Hiking around giant boulder
The Lower Yosemite Fall Trail passes around a giant house-sized boulder before reaching the site of a former sawmill, which predates the park.  This sawmill was owned by a man named James Hutchings, who also owned an inn in Yosemite Valley.  The mill’s most famous worker was John Muir, who rebuilt it in 1869 and operated it for two years.  Muir milled trees blown down by storms into improvements for Hutchings’ inn.
At 0.85 miles, the trail reaches its highest elevation as it crosses Yosemite Creek’s boulder-filled main channel on a wide footbridge just below Lower Yosemite Fall.  The Lower Fall faces southwest, so the best viewing area sits at the far side of the creek.  When I came here on a late afternoon in mid-June, shadows completely covered the Lower Fall, making for pleasant temperature conditions but difficult photography conditions.  If you look down the creek from the footbridge, you get a nice view of the cliffs on the opposite (south) side of Yosemite Valley.
Lower Yosemite Fall
Continuing on the Lower Yosemite Fall Trail, the trail descends briefly to head away from the fall area.  As you walk away from the fall, keep taking glances over your shoulder: there is a special point about halfway to the main park road where you can see Lower and Upper Yosemite Falls together.  The Upper Fall appears to be directly above the Lower Fall even though they lie more than 0.5 miles apart.
Yosemite Falls
When you approach the restroom building, angle left to begin paralleling the main park road.  As you cross Yosemite Creek on the trail’s footbridge, look to the right and notice the nice stone park road bridge, an example of the “parkitecture” in our national parks that has gained much acclaim over the past few years.  The creek’s clear waters flow over the sandy as opposed to bouldery creek bottom here.
The shuttle bus stop reached at 1.3 miles marks the end of the Lower Yosemite Fall Trail for us.  If you wanted to short-cut this loop, you could angle left and head directly back to the Valley Visitor Center or simply hop on the shuttle bus.  To visit Cook’s Meadow, another of Yosemite Valley’s awe-inspiring sites, angle right to begin the Cook’s Meadow Trail.  The Cook’s Meadow Trail is another asphalt hike/bike path that forms a semi-loop through its namesake meadow, which lies in the middle of Yosemite Valley.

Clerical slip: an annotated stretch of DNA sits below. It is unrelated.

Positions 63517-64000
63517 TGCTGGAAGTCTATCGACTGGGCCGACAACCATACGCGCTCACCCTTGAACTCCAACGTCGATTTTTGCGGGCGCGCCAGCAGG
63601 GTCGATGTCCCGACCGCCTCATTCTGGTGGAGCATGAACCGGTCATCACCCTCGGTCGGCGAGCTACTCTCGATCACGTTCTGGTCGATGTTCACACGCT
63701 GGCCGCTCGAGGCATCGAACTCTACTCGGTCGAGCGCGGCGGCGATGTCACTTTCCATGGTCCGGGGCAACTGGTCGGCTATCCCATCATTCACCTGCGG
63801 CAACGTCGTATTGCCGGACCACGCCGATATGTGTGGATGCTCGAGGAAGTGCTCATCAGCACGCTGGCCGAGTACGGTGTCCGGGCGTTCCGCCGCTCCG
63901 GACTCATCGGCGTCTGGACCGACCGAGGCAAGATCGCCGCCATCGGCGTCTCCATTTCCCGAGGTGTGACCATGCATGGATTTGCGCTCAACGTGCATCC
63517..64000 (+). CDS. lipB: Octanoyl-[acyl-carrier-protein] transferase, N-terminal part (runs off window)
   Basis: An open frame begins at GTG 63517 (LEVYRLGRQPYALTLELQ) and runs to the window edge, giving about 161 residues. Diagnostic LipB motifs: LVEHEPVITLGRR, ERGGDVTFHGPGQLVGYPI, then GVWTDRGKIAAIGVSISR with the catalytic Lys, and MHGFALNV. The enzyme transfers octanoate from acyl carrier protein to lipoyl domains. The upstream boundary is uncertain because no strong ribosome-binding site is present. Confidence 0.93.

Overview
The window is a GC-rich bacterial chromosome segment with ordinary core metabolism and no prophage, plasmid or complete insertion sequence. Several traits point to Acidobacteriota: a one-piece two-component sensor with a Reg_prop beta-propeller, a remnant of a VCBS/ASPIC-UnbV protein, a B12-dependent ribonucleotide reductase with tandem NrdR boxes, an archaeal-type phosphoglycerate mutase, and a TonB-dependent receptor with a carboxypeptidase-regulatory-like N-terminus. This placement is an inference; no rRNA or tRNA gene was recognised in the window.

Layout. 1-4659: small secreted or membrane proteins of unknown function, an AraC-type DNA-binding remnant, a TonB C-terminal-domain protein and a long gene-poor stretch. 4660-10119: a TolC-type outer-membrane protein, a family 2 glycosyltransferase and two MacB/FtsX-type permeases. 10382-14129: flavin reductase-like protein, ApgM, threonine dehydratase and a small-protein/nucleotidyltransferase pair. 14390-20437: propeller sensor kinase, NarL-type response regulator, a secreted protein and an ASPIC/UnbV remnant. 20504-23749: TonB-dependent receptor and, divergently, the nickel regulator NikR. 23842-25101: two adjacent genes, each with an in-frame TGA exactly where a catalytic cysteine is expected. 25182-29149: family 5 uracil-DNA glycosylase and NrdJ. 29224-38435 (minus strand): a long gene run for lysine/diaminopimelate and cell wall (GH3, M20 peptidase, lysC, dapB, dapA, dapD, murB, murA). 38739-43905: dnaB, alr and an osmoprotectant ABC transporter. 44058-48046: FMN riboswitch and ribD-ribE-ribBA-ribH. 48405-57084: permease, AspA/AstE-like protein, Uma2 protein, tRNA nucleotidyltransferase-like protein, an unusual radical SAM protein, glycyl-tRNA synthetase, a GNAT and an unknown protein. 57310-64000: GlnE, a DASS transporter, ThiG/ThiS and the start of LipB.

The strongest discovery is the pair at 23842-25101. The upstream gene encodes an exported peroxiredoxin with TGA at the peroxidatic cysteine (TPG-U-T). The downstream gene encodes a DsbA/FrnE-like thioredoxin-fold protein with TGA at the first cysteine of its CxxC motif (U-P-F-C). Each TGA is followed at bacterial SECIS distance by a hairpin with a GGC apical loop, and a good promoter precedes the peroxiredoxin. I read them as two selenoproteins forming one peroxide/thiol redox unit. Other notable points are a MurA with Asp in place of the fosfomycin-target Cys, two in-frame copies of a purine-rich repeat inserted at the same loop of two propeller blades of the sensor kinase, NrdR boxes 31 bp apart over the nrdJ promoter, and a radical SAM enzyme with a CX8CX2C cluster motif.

After dodging cars while crossing busy Northside Drive, the only vehicle road out of eastern Yosemite Valley, you head through a grove of black oaks before emerging into sunny, grassy Cook’s Meadow.  As you walk around the meadow, you will get bottom-up views of nearly every major summit in Yosemite.  Moran and Glacier Points appear directly ahead, Half Dome stands to the left (due east), and North Dome peaks its top over the cliffs to the northeast.
Half Dome, as seen from Cook's Meadow
Just past 1.4 miles, the asphalt path splits.  We will eventually go left to continue the loop through Cook’s Meadow, but first choose the option on the right and walk a short distance to the hike/bike path’s bridge over the Merced River, the main waterway through Yosemite Valley.  The clear, fast-flowing river seemed serene on my visit, but a flood gauge attached to the bridge marks major historical floods.  At the top of the gauge (probably over your head) is the January 1997 flood, which caused $178 million of property damage and stranded over 2000 park visitors.  The lesson here is to enjoy the scenery but respect God’s power as demonstrated in nature.
Merced River
Back on the main loop, as you continue through the meadow views of Upper Yosemite Fall emerge at first behind you and then to your left.  A boardwalk takes you over the meadow’s wettest area, and some interpretive signs tell of this area’s history.  One sign states that animal herds were allowed to graze in this meadow in the park’s early days, and a hotel operated on this site.  These acts may sound sacrosanct in one of nature’s grandest cathedrals, but we should not be self-righteous: the park service built an asphalt walking path through this meadow much more recently.
Upper Yosemite Fall, as seen from Cook's Meadow
At 1.8 miles, you reach a small parking area where you need to turn left to continue the Cook’s Meadow loop.  Now heading north, another boardwalk is crossed as the Three Brothers, a collection of mountains separating eastern and western Yosemite Valley, come into view above and to the left.  After another careful crossing of Northside Drive, you close the loop.  A right turn and 0.25 miles of walking return you to the Valley Visitor Center to complete the hike.  While you are in this area, be sure to check out the Ansel Adams Gallery, which sells works by the famous photographer among other items.